Regression analyses revealed that work and study stress as well as generic life stress predicted the first incidence (OR = 1.66, 95% CI 1.15 to 2.40 and OR = 1.51, 95% CI 1.06 to 2.15 respectively) as well as recurrent PRMDs (OR = 1.41, 95% CI 1.10 to 1.81 and OR = 1.25, 95% CI 1.00 to 1.58 respectively) [11]. Also performance anxiety occurred a significant predictor, and it increased the probability of the recurrent PRMD only by 9% (95% CI 1.00 to 1.18) [11]. In another study playing-related stress resulting from performance anxiety, short deadlines, rivalry, lack of artistic satisfaction, job insecurity or touring and working late at night (counted together) correlated with pain or symptoms ever (β= 0.19, p = 0.04) and within the 12 months preceding the study (β= 0.20, p = 0.05). Also stress interaction with lack of warm-ups or breaks correlated significantly with pain severity (β= 0.27, p = 0.01) [35]. Only one study showed significant correlations in regression models for job demands, control and social support – low control correlated with neck pain among men (p < 0.05), low support related with neck pain among women (p < 0.05) and knee pain among men (p < 0.05), higher demands correlated with more body areas affected with musculoskeletal problems among men (p < 0.03, p values provided as cited by the authors) [34]. Two studies revealed no significant psychosocial predictors of pain [4, 12].


The above systematic review shows that there are only a few researches undertaking the issue of relationships between psychosocial work aspects, stress and musculoskeletal disorders among musicians. The variety of definitions and methods used to assess psychosocial aspects does not allow for direct comparison of the results. The variable consistently occurring as a significant correlate or predictor of pain was stress – either playing-related or general life stress. Yet, considering particular psychosocial aspects of work, mainly general work demands-control stressors correlated with or predicted PRMD. More diverse and job-specific causes of pain occurred when researchers directly asked musicians about their perception of reasons for pain (for example, they mentioned long hours at work, performance anxiety, inadequate equipment) but no further analyses were performed to confirm that result. Moreover, Demand-Control model was the only theoretical approach considered in the studies. The literature review of studies referring to the impact of high demands and low control on musculoskeletal problems among other occupational groups revealed that relationships between those variables were of weak to moderate strength and some studies indicated control and some - demands as more related to such health problems [23]. The authors of that review also pointed that demand-control categories were too broad to determine their impact on health precisely. The more, those categories might be insufficiently specific as regards musicians’ work. However, there are some studies identifying various other, far more precise, sources of stress in musicians’ work. In a Danish study [3] on 342 orchestral musicians, the researchers distinguished various psychosocial aspects of musicians’ work and identified those that were perceived as stressful. The authors found that the higher work demands (emotional demands or the need to manage emotions), worse work organization and its content (such as less possibilities to develop), poorer relationships and leadership (smaller sense of community) increased the intensity of all types of stress. There, stress was rated with the use of emotional, cognitive and somatic symptoms of stress providing comprehensive picture of psychosocial work aspects-stress relationships. Another study, on American orchestra musicians, revealed that musicians experienced two types of work-related stress resulting from different psychosocial demands – firstly, psychological distress resulting from lack of artistic integrity and difficult tasks undertaken at work and secondly, boredom stress resulting from “underload”, social tension but also lack of artistic integrity [5]. Thus, the future research on the impact of psychosocial risks should include the moderating power of stress, because the occurrence of psychosocial work demand does not necessarily mean that a person meeting such demand feels stressed or will experience any negative health consequences as its result. Defining psychosocial aspects as well as distinguishing those constituting sources of stress is of crucial importance. Unluckily, the categories of psychosocial aspects of work used in the above studies have not been used to investigate the relations between psychosocial work demands and musculoskeletal problems.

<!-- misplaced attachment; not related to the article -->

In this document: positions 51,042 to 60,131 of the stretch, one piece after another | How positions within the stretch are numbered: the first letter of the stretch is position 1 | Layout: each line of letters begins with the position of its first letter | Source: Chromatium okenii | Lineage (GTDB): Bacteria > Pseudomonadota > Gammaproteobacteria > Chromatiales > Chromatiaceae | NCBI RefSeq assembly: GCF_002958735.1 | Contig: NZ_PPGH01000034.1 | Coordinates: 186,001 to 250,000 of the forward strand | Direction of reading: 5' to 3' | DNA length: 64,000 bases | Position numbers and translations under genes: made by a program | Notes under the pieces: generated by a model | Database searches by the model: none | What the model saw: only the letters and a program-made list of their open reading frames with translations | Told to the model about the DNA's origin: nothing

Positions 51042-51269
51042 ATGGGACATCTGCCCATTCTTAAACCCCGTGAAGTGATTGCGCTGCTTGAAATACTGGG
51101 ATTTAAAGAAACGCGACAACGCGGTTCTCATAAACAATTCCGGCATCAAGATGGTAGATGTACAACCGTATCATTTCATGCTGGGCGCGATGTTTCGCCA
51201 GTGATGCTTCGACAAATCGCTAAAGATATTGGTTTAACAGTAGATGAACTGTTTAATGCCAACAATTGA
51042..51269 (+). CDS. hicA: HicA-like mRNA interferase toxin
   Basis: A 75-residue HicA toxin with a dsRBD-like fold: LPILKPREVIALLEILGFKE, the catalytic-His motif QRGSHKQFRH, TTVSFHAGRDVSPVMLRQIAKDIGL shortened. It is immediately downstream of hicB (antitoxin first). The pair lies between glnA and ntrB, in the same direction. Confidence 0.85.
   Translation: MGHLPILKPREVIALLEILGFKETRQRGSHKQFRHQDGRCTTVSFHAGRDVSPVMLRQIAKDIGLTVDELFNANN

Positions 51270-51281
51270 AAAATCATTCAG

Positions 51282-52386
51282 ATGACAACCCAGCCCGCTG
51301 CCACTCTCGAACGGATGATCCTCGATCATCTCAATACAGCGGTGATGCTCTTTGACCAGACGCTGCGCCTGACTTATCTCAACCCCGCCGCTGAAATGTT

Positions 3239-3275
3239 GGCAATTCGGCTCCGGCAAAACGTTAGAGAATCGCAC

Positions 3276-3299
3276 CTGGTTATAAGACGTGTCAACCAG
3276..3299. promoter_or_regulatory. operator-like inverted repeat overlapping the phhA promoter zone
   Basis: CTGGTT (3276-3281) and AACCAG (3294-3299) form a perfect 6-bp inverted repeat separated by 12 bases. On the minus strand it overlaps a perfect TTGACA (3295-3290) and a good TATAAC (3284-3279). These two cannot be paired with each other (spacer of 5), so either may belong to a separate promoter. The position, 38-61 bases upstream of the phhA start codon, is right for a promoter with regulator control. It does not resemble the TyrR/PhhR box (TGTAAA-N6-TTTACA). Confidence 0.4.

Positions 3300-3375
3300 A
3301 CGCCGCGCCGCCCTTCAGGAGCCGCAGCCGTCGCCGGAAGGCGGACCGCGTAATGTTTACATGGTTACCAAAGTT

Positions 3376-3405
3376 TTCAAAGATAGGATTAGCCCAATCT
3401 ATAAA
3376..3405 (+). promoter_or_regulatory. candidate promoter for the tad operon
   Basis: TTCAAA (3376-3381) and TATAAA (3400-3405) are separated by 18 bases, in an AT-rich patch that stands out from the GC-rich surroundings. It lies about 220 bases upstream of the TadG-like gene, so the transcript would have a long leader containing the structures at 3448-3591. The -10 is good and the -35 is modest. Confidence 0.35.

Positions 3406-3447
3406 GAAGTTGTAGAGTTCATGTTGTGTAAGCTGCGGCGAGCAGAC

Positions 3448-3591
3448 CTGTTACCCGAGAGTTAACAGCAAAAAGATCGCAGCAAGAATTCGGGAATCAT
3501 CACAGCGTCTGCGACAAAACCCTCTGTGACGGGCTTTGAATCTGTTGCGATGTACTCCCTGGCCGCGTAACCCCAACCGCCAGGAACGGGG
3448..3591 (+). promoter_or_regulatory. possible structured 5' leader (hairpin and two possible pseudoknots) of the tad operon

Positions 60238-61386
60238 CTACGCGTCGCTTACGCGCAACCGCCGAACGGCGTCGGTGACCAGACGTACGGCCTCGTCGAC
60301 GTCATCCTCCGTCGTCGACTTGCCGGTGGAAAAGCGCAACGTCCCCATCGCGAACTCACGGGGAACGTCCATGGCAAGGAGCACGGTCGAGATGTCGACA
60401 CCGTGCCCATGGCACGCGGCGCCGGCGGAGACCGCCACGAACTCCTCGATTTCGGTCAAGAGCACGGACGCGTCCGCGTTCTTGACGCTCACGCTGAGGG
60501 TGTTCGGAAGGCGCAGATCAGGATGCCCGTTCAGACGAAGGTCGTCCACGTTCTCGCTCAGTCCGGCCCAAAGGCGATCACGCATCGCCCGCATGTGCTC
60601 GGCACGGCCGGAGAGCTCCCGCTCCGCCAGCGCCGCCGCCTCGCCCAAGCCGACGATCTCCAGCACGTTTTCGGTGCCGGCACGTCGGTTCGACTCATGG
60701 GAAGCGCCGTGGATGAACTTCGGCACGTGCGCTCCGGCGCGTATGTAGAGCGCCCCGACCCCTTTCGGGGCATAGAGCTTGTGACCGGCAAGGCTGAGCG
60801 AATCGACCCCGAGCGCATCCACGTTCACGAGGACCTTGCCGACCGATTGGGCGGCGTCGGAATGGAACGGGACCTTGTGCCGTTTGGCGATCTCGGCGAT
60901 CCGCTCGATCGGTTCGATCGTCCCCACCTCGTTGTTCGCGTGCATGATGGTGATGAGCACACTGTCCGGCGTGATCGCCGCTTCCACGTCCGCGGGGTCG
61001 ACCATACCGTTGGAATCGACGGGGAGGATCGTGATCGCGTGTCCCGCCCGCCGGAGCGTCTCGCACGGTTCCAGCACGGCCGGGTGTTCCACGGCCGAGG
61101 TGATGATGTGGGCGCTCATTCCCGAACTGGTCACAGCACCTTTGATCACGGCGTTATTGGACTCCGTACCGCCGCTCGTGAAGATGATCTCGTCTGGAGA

The above considerations lead to a conclusion that musculoskeletal problems may result from a variety of work-related reasons, including psychosocial aspects of work and stress and the exposition of musicians to high physical and psychosocial demands makes them vulnerable to experience of pain. In the above paper, the author discussed psychosocial aspects of musicians’ work and their relations with musculoskeletal disorders. It occurred that there are only a few studies that have undertaken the issue of psychosocial risk factors for musculoskeletal problems among musicians.

The extant literature provides evidence that musicians suffer from work-related musculoskeletal problems, they experience high work demands involving physical and mental strain and those work demands result in stress. However, the research including psychosocial risks of musculoskeletal pain among musicians is still scarce and provides inconsistent results. Usually high psychosocial work aspects co-occurred with musculoskeletal problems, yet, they were not always identified as risk factors. What still needs to be investigated is the extent to which physical and psychosocial work demands contribute to the development of musculoskeletal problems. Especially longitudinal research could show what role they play in rehabilitation process. Such knowledge would be of value to design preventive programmes, particularly considering that large amount of physical demands can be hardly reduced as regards musicians’ work, for instance repetitive movements, prolonged remaining in one body posture, carrying the instrument could be hard or impossible tochange.